Homendy also offered new details about what transpired on the Alaska Airlines flight, including that the door plug that blew off had been found in the backyard of a Portland teacher identified only by his first name.

“Thank you, Bob,” said Homendy.

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The teacher contacted the NTSB through via email and sent two photos of the piece of fuselage, which was described as a 63-pound piece of the plane that is yellow-green in color on one side and white on the other. Two cellphones that plummeted from the aircraft also were found in the vicinity.


The NTSB chief revealed that Alaska Airlines had blocked the plane from being used on flights to and from Hawaii because of a warning light that had come on at least three times, possibly indicating a pressurization problem on the aircraft.

The warning light had turned on during flights on Dec. 7, Jan. 3 and Jan. 4, and each time, maintenance crews tested and then reset the light.

“We don’t know that there was any correlation” between the warning lights and what happened during Friday night’s flight, Homendy said. But Alaska Airlines had restricted that jet from transcontinental routes so that the plane could return to an airport during an emergency, she said.

Because the pressurization light had gone off several times, additional maintenance was ordered on the plane, but it had not yet been performed before Friday’s flight.

Asked to offer any theories about what caused the plane’s door plug to blow off, Homendy demurred.

“Right now we are in a fact-finding phase of the investigation,” the NTSB chief said, adding that staff were poring over the Boeing 737-9 Max aircraft for clues and planned to send key components to a lab to analyze any fractures, paint marks and shearing that could help explain what happened.

Surveying the aircraft, officials have found damage in more than a dozen rows inside but have not identified any structural damage to the aircraft. The “plug” that blew off of the plane was covering an unused emergency exit opening near Rows 25 and 26, and was essentially bolted to the aircraft structure. The plug was covered in paneling and included a window so that, from inside the cabin, it would appear indistinguishable from other rows.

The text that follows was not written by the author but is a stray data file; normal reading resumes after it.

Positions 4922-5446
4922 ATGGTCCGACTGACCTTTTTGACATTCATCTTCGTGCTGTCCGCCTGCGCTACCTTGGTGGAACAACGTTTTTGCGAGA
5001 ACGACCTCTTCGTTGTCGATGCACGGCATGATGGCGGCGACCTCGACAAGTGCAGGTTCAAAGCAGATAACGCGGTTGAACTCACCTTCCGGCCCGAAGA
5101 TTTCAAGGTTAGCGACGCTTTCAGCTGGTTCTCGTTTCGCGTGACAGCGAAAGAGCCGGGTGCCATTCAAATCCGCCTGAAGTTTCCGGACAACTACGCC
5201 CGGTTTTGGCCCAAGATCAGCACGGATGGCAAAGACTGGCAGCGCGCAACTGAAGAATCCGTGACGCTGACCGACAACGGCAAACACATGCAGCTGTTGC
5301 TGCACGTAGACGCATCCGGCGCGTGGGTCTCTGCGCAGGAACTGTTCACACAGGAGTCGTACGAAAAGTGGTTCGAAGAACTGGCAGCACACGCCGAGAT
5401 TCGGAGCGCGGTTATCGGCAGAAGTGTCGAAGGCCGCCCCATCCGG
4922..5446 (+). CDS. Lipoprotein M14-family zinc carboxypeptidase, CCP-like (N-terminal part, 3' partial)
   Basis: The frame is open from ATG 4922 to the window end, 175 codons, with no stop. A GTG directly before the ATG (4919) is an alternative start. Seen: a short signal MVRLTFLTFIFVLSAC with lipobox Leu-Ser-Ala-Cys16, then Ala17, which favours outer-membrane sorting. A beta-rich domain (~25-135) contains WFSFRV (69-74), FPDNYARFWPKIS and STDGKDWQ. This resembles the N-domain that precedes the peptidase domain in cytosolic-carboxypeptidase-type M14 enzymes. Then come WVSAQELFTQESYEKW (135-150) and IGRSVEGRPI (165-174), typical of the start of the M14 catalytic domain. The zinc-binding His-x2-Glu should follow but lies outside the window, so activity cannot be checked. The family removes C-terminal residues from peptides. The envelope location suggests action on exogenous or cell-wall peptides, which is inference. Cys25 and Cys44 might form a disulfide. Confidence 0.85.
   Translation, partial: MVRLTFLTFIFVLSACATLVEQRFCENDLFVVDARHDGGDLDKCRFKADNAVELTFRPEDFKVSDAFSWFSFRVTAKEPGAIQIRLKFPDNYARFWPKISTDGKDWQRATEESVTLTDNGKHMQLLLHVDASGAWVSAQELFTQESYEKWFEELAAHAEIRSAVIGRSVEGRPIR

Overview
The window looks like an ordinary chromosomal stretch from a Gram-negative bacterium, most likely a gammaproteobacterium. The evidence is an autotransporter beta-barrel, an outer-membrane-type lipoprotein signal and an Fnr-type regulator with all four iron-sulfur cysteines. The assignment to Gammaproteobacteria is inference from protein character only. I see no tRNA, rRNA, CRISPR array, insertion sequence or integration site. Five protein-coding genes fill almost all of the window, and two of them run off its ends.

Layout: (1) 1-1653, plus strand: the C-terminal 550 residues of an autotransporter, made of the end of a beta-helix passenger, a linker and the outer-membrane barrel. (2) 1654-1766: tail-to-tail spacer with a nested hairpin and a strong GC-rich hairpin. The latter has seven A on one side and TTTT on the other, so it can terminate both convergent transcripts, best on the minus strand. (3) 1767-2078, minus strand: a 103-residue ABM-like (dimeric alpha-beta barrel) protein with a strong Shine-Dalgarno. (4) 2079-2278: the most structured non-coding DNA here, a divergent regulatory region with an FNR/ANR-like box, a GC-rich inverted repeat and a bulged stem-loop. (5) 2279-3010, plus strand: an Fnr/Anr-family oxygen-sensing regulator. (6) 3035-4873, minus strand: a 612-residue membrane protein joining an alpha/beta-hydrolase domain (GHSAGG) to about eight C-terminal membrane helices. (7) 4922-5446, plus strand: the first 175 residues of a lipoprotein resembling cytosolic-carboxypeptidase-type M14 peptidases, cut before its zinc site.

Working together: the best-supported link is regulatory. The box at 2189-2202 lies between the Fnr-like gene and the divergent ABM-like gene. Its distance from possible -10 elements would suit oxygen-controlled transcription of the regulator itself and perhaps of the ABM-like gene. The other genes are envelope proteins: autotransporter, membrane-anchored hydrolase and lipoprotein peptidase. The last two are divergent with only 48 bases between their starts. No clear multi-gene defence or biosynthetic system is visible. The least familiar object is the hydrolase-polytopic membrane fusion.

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On Monday, investigators planned to examine the door plug on the other side of Rows 25 and 26 to try to determine what caused the other plug to blow off.

Homendy praised the flight attendants and pilots for a quick response in an environment that was terrifying and marred by communication problems.


Passengers and crew reported hearing “a bang,” she said, when the “explosive decompression” occurred after the plug was expelled from the fuselage.

“It was described as chaos, very loud,” she said. The cockpit door flew open, and the captain partly lost and first officer completely lost their respective headsets.

“Flight attendants reported that it was difficult to get information from the flight deck, and the flight deck was also having difficulty communicating,” Homendy said.

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The plane had six crew members and 171 passengers, including three babies and four unaccompanied minors.

“The flight attendants were very focused on what was going on with those children. Were they safe? Were they secure?”

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Seats in that area showed signs of damage, including sheared oxygen masks, lost headrests and torquing.

“There was a lot of damage to the interior paneling and trim,” she said. “It must have been a terrifying event to experience.”